Tag Archives: language

Beware the “Self-Appointed Language Arbiter”!

This Prof won’t tolerate those grammatical errors…

“The view of language as a variable system is at odds with the notions expressed in traditional grammars and adopted by teachers who insist that there is only one “correct” way to speak the language… Though unsupported by any scientific evidence, such notions are propagated by a host of self-appointed language arbiters who proffer inept advice on matters of correctness and find errors where a bona fide language specialist would find none.”

– Milton M. Azevedo, in Portuguese: A Linguistic Introduction

I’d rather write the way people actually use the language, rather than worry about being “grammatically correct”. Clearly, you’ve got to follow grammar most of the time, or risk being incomprehensible. But pretending that people don’t break grammatical rules all the time in everyday speech, insisting we remember grammar rules that people stopped following fifty years ago, or acting like the rules are hard and fast when they’re really just pragmatic things, is stretching it a bit.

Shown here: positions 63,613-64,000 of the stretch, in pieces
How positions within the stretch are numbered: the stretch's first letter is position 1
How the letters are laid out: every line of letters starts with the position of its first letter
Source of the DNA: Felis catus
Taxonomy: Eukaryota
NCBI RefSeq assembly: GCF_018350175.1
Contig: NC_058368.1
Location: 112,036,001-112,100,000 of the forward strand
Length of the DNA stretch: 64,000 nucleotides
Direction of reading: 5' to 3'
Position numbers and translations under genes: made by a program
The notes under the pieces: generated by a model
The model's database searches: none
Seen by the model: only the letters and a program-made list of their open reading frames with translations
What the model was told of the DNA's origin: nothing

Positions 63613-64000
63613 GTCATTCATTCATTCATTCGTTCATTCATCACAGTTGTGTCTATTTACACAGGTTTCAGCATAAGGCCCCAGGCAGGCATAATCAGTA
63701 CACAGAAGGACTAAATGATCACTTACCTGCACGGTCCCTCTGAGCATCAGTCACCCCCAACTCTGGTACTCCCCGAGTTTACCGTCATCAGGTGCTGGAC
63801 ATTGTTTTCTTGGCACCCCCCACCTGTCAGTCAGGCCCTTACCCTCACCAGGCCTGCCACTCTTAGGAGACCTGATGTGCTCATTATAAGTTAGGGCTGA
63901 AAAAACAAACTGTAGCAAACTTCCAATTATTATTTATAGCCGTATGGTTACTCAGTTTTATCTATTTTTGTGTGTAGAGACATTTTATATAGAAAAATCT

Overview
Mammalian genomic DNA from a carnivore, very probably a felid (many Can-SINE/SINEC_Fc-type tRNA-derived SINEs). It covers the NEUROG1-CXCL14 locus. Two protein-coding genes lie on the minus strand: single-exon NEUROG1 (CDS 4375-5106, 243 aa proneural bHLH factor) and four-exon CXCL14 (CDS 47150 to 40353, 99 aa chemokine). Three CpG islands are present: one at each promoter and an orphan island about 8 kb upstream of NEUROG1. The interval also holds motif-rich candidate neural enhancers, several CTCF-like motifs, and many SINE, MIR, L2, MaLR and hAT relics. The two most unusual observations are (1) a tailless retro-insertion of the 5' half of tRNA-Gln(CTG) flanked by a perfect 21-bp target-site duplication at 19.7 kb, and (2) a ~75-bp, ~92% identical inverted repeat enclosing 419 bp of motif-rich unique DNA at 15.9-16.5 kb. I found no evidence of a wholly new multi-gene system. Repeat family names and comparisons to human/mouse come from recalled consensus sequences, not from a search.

When I was in Brazil, one of the Brazilians who spoke English asked if it was more correct to say “lie in the grass” or “lay in the grass.” None of us knew off the top of our heads. He was like, “You guys speak English and you don’t even know???” But it just goes to show most people don’t really care about whether they’re using the words correctly, or even think about grammatical rules, until the rare moment that they’re faced with an academic paper or have to meet the Queen.

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Filed under Quotables

The Portuguese Echo

As you may know, I’m currently in Brazil–which means I need to know Portuguese to communicate. The area I’m in (northeast Brazil) has very few people who know English. I tried to learn as much Portuguese as I could before I got here, but it’s been a challenge for sure!
At first, when I arrived Portuguese sounded like, “blah, blah, blah–word I know!–blah, blah, blah–voce (means ‘you’)–blah–agora (means ‘now’)” etc. But it gets better the more you try and try to understand it. Now, I’m so used to struggling to learn Portuguese than every word that crosses my mind comes with a Portuguese echo (if I know the Portuguese equivalent). So, like this: I (Eu) acho (think) that (que) I (eu) hear (ouvir) a Portuguese echo (um echo Portugues).
If you know Portuguese at all, you know I’m missing all the accents and cedillas and so on. I don’t know how to do it on this computer (English computer, you see). Wish me luck with this strange new language!


Filed under Brazil